A River Land Sale
Sidney Gable, CRE
The LARGEST land sale in recent years within the city of Philadelphia was accomplished by Sidney E. Gable Associates. It was the sale of a 100-acre tract of industrial zoned ground to a residential developer. Thanks to 50 years in the Real Estate business I learned to think outside of the box in order to find successful solutions to the many situations in the sale of this large tract of ground owned by two separate parties.
To begin you need patience when dealing with the city officials, politicians, and statutes. You hope that the overall economic conditions will support the project at the end of the transaction as well as at the beginning. You have to address the different interests in the transaction and deal with their lawyers, engineers, title company, and their loan commitment.
Recently I concluded a six year journey from the time I listed the property until we sold the ground in January 2007. The dollar value of the land sale was $14,000,000.00.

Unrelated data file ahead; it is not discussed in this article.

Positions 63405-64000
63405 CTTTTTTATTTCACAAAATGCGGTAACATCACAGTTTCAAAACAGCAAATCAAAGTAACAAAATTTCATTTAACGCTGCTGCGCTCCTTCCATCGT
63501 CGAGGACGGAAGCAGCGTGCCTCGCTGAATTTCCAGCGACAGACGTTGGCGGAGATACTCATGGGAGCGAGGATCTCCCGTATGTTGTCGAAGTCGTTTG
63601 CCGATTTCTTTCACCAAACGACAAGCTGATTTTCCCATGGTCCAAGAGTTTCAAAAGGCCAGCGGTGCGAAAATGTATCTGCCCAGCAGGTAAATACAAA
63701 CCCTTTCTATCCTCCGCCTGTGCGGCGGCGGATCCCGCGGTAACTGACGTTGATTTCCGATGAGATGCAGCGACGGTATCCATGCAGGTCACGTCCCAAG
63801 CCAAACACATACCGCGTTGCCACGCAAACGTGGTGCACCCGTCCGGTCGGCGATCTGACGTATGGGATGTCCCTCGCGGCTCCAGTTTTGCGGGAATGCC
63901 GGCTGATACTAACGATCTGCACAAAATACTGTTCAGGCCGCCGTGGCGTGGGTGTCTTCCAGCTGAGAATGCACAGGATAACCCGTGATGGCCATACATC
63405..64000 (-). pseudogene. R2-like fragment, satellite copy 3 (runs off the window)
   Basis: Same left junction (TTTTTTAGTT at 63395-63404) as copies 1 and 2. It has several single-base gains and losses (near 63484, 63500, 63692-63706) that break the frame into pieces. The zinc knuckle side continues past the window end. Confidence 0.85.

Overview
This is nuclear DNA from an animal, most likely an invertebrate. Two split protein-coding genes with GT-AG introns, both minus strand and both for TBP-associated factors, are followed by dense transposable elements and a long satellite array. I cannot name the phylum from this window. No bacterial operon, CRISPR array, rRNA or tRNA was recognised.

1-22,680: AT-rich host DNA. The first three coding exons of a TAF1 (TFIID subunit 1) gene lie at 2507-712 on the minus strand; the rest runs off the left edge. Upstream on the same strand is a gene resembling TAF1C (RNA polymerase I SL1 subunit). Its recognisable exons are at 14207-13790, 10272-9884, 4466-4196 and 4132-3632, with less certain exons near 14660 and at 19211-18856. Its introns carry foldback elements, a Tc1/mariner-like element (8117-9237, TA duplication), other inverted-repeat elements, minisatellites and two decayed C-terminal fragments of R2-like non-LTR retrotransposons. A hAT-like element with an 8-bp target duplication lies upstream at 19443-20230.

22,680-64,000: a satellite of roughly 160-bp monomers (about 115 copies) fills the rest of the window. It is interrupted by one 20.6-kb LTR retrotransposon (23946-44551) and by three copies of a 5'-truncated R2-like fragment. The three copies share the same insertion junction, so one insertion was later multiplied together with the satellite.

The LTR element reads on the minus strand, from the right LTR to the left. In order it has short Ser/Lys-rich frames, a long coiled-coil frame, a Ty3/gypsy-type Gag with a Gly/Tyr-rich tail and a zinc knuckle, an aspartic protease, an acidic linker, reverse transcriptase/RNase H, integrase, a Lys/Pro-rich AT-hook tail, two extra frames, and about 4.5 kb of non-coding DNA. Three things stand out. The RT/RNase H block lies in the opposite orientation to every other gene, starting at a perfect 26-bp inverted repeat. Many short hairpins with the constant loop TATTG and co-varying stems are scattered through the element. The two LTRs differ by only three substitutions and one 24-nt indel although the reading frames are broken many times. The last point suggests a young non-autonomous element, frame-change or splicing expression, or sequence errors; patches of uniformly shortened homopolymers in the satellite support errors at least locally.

In 2001 I became the exclusive real estate agent for 70 acres of lease-restricted zoned industrial ground in Philadelphia, Pa. It was a great location for heavy industry use as it was along the river and surrounded by other industrial users. Formerly it was an overseas shipping terminal on one hundred and ten acres. GMAC foreclosed on forty acres and a 180,000 square foot transfer shed, leaving a seventy acre odd shaped parcel. GMAC sold this parcel to Waste Management Corporation. I also approached Waste Management for a sales listing as they were not utilizing the property. I explained to them that the 110 acres would be unique and easier to sell. However their agency agreement was not acceptable to me and therefore I did not list the additional acreage (40 acres).
Series of Events
In 2002 I sold 8.5 acres to a neighbor for expansion. My owners received $1,100,000.00 which relieved financial pressure to maintain their facility. I also was able to obtain a Keystone Economic Zone (KOZ) designation. This meant no city or state taxes were required for the property. Hopefully this would encourage a corporation to purchase the site. Years later I was told by one of the owners that "KOZ" saved us from losing the property because we did not have the tax payments of approximately $185,000.00 a year.
Showing the property to prospects had little positive interest for the following reasons:
a. Odd shape of 70 acre because it surrounded the 40 acres (see brochure)